Physics Mourns the Loss of Eminent American Physicist
John Archibald Wheeler, who some call the godfather of the current UMD Physics Department, died peacefully on April 13, 2008. The science community is mourning the loss of an eminent American Theoretical Physicist.
Wheeler received his Ph.D. from John Hopkins University, in 1933. His graduate work was followed by an outstanding career with many major contributions to physics including the understanding of nuclear fission, coining the term “black hole” and teaching and advising many students.
Additionally, he was a major force in bringing Einstein’s ideas back into the light of mainstream physics. His hope that nature would avoid catastrophic gravitational collapse brought about the attention, and effort, that makes it now seem like a fundamental agent in the evolution of the cosmos. Into this area, he brought the idea that electronic computation would play an essential role in understanding gravity. With Bryce DeWitt and Larry Smarr, he pushed towards the now important field of numerical relativity. Along the way to that, he continued to give teaching a high priority as he managed to advise and make significant impacts on the lives of today’s most distinguished physicists.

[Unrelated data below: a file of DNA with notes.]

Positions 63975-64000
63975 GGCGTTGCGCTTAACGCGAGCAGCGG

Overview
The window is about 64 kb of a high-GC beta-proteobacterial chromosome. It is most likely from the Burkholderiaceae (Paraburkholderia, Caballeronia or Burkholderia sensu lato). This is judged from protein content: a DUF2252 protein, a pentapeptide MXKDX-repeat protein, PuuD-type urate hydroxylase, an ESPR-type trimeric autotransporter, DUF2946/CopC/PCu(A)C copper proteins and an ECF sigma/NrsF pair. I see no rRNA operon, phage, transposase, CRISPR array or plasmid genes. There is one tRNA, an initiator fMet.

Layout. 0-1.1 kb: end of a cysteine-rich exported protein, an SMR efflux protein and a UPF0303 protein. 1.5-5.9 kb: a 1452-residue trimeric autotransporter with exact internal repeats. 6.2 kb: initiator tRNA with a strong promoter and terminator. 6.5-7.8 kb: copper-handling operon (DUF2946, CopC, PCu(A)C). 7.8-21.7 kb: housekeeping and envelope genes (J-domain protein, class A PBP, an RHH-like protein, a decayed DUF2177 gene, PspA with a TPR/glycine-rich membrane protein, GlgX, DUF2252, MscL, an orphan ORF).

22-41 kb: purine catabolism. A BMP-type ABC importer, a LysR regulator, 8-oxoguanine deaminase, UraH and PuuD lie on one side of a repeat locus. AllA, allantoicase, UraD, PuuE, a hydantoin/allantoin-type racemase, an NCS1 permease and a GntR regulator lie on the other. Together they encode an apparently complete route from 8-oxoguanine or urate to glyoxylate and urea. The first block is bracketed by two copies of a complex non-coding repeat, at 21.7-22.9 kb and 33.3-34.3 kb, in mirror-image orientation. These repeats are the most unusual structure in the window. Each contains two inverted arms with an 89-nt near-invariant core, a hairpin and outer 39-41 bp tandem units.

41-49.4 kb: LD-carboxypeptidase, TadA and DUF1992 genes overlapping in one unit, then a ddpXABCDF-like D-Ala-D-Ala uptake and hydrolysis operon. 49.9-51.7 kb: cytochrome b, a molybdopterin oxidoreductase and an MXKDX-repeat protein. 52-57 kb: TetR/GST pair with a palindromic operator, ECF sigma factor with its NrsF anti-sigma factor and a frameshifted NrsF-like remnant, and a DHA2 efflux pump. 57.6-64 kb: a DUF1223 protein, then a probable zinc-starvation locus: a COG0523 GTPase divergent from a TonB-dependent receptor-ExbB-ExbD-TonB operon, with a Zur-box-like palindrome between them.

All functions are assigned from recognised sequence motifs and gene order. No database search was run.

“John Archibald Wheeler was a seminal figure in physics of the 20th century,” said Greenberg. “He was an inspiration to all who came in contact with him. When I took his class in general relativity he arranged for the class to have tea with Albert Einstein in his home. This was a memorable experience for all of us. Wheeler later wrote the members of the class for their recollections of this visit with Einstein.”
In 1952, Wheeler was asked to recommend a department chairman for the University of Maryland’s Physics Department. He pushed his newly minted Ph.D. student and off-campus administrative assistant, John S. Toll, to lead the transformation and phenomenal growth of a small department into one of the largest and most competitive research institutions in the country. During his term, Toll, with the help of Wheeler, successfully recruited a number of present day physicists which include Dieter Brill, O.W. Greenberg, James Griffin, Bei-Lok Hu and Charles Misner.
“John Archibald Wheeler, who was often called ‘Johnny Wheeler’ by his friends, was truly a giant among physicists and a gentleman among scholars,” said James Griffin. “We shall all miss him dearly, and cling to our memories of him.”
Through his example, Wheeler spread widely in the physics world the goal of excellent teaching and writing. Those who knew him, as well as those who read of him, stood in awe of what one brilliant, enthusiastic and generous person can accomplish.
To view John Wheeler’s obituary, please visit: http://www.nytimes.com/2008/04/14/science/14wheeler.html?_r=1&scp=1&sq=Overbye&st=nyt&oref=slogin